Tafti declined to discuss details about her plans for the prosecutor’s office itself, but the other agencies most affected by her reforms say her tenure could have a big impact on their work.

Public defenders may have more time with their clients 

Chief Public Defender Bradley Haywood has been a vocal critic of outgoing Commonwealth’s Attorney Theo Stamos and donated to Tafti’s campaign. He told ARLnow her win will “absolutely” change the work his office can do, adding that her election was an “amazing opportunity” for judges, lawyers, and prosecutors to work together on criminal justice reform.

One reform Haywood said will majorly impact public defenders is Tafti’s promise to do away with the the requirement that defense attorneys hand copy all the prosecutor’s files about their criminal cases — a process several attorneys say is “horribly inefficient” and makes preparing large cases impossible.

“We estimated that there were about 1,000-1,500 hours we spent in that stupid room typing manually,” Haywood said of his office’s work in the past year. “It’s going to go down from 1,000 hours to zero probably in January. That will give us time to actually learn more about our clients.”

Tafti told ARLnow last night after the polls closed and her campaign declared victory that she was “absolutely” still committed to digitizing the document policy.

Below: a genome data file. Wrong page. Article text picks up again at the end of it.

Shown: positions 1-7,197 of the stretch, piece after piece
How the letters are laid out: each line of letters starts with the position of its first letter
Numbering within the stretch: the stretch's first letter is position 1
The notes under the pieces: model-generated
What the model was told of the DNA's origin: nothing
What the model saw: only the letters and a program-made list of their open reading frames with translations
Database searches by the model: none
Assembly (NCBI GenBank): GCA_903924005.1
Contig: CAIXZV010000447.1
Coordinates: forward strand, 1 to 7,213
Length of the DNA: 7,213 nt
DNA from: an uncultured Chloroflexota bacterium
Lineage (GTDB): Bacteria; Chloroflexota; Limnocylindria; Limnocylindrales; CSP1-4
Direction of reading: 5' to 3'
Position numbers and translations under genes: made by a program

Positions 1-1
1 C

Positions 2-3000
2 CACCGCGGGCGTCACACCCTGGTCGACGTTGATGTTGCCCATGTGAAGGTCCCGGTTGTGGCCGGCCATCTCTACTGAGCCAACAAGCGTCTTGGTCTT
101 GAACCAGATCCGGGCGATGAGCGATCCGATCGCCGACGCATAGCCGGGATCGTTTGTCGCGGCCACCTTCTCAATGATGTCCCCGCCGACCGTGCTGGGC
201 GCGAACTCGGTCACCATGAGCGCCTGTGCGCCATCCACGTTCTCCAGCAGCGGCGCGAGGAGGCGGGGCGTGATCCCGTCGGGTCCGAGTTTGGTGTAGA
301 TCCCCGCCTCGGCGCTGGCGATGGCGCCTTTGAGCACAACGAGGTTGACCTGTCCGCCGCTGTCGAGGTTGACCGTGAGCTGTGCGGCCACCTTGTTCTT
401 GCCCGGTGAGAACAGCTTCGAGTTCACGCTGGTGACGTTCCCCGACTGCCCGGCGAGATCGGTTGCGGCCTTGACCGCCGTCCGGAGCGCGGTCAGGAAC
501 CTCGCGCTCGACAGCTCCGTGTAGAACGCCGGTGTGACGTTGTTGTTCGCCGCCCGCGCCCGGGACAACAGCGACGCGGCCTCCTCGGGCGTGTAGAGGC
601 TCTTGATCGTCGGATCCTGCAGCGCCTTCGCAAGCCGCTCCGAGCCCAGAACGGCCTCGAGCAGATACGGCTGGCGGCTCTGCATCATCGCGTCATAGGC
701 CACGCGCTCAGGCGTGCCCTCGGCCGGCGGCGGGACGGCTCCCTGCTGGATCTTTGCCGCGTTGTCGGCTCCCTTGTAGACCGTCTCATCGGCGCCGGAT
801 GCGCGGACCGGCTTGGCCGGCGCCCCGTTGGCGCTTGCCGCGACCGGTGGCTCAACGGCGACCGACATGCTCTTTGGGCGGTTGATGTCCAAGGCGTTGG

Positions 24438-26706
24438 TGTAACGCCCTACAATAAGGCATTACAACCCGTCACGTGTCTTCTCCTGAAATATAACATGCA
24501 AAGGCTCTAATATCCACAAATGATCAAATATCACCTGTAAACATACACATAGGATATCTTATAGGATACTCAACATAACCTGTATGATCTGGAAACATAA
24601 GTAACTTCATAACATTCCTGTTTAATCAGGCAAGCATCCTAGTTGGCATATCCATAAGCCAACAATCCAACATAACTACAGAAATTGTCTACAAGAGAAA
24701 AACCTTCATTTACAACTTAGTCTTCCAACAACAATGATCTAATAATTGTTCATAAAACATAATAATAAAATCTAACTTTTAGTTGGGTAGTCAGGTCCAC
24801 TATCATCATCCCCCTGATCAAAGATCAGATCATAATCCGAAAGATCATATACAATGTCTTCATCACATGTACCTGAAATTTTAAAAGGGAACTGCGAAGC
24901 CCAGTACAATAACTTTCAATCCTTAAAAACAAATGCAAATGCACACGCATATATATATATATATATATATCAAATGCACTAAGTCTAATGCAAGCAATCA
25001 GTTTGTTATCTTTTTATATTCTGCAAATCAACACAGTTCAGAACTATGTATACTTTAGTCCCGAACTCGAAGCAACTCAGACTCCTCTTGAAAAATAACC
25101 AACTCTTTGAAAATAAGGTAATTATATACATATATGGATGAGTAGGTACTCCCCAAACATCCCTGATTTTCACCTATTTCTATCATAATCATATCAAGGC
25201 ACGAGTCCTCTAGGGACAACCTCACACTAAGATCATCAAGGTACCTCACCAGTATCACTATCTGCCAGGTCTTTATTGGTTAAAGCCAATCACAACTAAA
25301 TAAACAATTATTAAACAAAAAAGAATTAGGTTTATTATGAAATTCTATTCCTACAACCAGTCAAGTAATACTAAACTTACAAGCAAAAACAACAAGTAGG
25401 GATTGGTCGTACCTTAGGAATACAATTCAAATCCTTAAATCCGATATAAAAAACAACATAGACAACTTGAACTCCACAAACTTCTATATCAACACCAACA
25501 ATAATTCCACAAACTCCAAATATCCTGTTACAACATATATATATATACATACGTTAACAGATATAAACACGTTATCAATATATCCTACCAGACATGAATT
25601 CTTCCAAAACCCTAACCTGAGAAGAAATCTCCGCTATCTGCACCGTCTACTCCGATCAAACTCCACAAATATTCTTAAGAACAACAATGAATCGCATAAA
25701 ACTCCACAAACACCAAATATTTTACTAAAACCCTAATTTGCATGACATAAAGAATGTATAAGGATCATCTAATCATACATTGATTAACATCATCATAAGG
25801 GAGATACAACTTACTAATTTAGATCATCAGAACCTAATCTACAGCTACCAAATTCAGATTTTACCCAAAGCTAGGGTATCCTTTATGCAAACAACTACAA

The Arlington County Bar Association, which includes private defense attorneys, declined to comment when asked how the new prosecutor’s policy priorities could affect members’ work.

The Sheriff’s Office may need a budget bump

Another one of the reforms Tafti focused on during her campaign was ending the practice of “cash bail,” which she said penalizes lower-income people who might instead remain jail as they await trial.

Outgoing prosecutor Theo Stamos announced last November she would stop seeking bail for people accused of low-level misdemeanors after seven state lawmakers urged her to fix the system. However, public defenders criticized the plan for still excluding too many defendants, calling it a “cynical PR move” to help her bid for re-election.

Sheriff Beth Arthur, who won her re-election last night, told ARLnow she didn’t necessarily oppose more changes to the bail system. But she did express concern about how to manage resources if judges choose to release defendants before trial with conditions — like weekly drug testing — in lieu of bail.